Quotes by H. L. Mencken

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Henry Louis Mencken (September 12, 1880 - January 29, 1956), better known as H. L. Mencken, was a twentieth-century journalist, satirist, social critic, cynic, and freethinker, known as the "Sage of Baltimore" and the "American ...

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Temptation is a woman's weapon and man's excuse.

No matter how happily a woman may be married, it always pleases her to discover that there is a nice man who wishes that she were not.
The only cure for contempt is counter-contempt.
Love is the triumph of imagination over intelligence.
A cynic is a man who, when he smells flowers, looks around for a coffin.
Adultery is the application of democracy to love.
Remorse is regret that one waited so long to do it.
On one issue at least, men and women agree; they both distrust women.
If women believed in their husbands they would be a good deal happier and also a good deal more foolish.
Philosophy consists very largely of one philosopher arguing that all others are jackasses. He usually proves it, and I should add that he also usually proves that he is one himself.
Puritanism: The haunting fear that someone, somewhere, may be happy.
A judge is a law student who grades his own papers.
Faith may be defined briefly as an illogical belief in the occurrence of the improbable.
The lunatic fringe wags the underdog.
A church is a place in which gentlemen who have never been to heaven brag about it to persons who will never get there.
I write in order to attain that feeling of tension relieved and function achieved which a cow enjoys on giving milk.
It is hard to believe that a man is telling the truth when you know that you would lie if you were in his place.
A man's women folk, whatever their outward show of respect for his merit and authority, always regard him secretly as an ass, and with something akin to pity. His most gaudy sayings and doings seldom deceive them; they see the actual man within, and know him for a shallow and pathetic fellow. In this fact, perhaps, lies one of the best proofs of feminine intelligence, or, as the common phrase makes it, feminine intuition.
Whenever you hear a man speak of his love for his country, it is a sign that he expects to be paid for it.
What men value in this world is not rights but privileges.
Before a man speaks, it is always safe to assume that he is a fool. After he speaks it is seldom necessary to assume.
How little it takes to make life unbearable: a pebble in the shoe, a cockroach in the spaghetti, a woman's laugh.
Honor is simply the morality of superior men.
A gentlemen is one who never strikes a woman without provocation.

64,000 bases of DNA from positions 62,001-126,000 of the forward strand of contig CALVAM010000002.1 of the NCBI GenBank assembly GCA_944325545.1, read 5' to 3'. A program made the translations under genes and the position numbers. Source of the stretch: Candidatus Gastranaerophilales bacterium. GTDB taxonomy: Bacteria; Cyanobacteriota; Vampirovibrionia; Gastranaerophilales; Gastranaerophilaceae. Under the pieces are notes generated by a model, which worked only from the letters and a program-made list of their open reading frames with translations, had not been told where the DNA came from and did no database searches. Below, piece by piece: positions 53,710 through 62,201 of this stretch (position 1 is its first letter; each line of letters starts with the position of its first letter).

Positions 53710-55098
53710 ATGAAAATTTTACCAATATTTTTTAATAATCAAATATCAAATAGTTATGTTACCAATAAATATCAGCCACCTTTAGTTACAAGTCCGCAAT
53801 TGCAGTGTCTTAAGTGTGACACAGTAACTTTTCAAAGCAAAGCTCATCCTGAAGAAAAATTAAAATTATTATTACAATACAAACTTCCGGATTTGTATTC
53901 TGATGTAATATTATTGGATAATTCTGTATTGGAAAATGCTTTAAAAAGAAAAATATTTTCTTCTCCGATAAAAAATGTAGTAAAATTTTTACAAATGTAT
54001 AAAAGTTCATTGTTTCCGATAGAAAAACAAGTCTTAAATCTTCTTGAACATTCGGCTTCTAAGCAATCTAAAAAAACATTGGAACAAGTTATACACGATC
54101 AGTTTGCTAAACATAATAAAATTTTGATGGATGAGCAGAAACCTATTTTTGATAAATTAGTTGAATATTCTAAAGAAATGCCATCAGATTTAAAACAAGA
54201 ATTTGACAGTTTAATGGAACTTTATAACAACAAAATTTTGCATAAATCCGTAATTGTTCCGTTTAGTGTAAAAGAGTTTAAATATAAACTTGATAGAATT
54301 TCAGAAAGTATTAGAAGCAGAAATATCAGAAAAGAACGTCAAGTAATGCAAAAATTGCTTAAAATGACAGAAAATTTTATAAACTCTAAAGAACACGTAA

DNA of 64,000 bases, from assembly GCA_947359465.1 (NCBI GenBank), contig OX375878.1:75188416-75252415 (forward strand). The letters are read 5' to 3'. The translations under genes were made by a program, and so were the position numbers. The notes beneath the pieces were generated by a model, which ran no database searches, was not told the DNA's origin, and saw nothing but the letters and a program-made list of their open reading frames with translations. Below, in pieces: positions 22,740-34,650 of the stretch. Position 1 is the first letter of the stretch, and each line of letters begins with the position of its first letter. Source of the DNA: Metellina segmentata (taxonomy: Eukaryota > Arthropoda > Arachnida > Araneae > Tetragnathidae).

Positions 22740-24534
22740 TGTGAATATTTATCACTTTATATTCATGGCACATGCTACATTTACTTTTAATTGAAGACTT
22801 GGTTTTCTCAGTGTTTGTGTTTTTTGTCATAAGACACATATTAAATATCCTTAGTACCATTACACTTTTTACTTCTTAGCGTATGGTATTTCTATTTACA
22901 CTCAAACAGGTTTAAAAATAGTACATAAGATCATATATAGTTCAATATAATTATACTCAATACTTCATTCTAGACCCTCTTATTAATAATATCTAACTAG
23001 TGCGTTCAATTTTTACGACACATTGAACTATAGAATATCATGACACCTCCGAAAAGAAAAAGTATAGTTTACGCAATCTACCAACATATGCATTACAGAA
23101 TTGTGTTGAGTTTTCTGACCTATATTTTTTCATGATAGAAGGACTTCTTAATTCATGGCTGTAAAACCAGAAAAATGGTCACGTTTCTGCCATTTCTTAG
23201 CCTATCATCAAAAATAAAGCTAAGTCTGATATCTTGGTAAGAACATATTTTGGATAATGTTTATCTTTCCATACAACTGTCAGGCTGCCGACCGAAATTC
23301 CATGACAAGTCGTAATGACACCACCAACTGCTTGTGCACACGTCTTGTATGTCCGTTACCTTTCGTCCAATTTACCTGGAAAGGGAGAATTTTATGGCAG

It is hard for the ape to believe he descended from man.
Don't overestimate the decency of the human race.
Life is a constant oscillation between the sharp horns of dilemmas.
It is the dull man who is always sure, and the sure man who is always dull.
There are two kinds of books. Those that no one reads and those that no one ought to read.
It is a sin to believe evil of others, but it is seldom a mistake.
Alimony--the ransom that the happy pay to the devil.
I go on working for the same reason that a hen goes on laying eggs.
Love is the delusion that one man or woman differs from another.
If I ever marry it will be on a sudden impulse, as a man shoots himself.
Whenever a husband and wife begin to discuss their marriage they are giving evidence at a coroner's inquest.
Morality is the theory that every human act must be either right or wrong, and that 99 % of them are wrong.
Opera in English, is about as sensible as baseball in Italian.
A society made up of individuals who were all capable of original thought would probably be unendurable.
There is no record in history of a happy philosopher.
The average man does not get pleasure out of an idea because he thinks it is true; he thinks it is true because he gets pleasure out of it.
Women have simple tastes. They get pleasure out of the conversation of children in arms and men in love.
The urge to save humanity is almost always only a false face for the urge to rule it.
For every complex problem there is an answer that is clear, simple, and wrong.
Most people want security in this world, not liberty.
Injustice is relatively easy to bear what stings is justice.
Strike an average between what a woman thinks of her husband a month before she marries him and what she thinks of him a year afterward, and you will have the truth about him.
The basic fact about human existence is not that it is a tragedy, but that it is a bore. It is not so much a war as an endless standing in line.
Government is actually the worst failure of civilized man. There has never been a really good one, and even those that are most tolerable are arbitrary, cruel, grasping and unintelligent.
The objection of the scandalmonger is not that she tells of racy doings, but that she pretends to be indignant about them.
God is the immemorial refuge of the incompetent, the helpless, the miserable. They find not only sanctuary in His arms, but also a kind of superiority, soothing to their macerated egos: He will set them above their betters.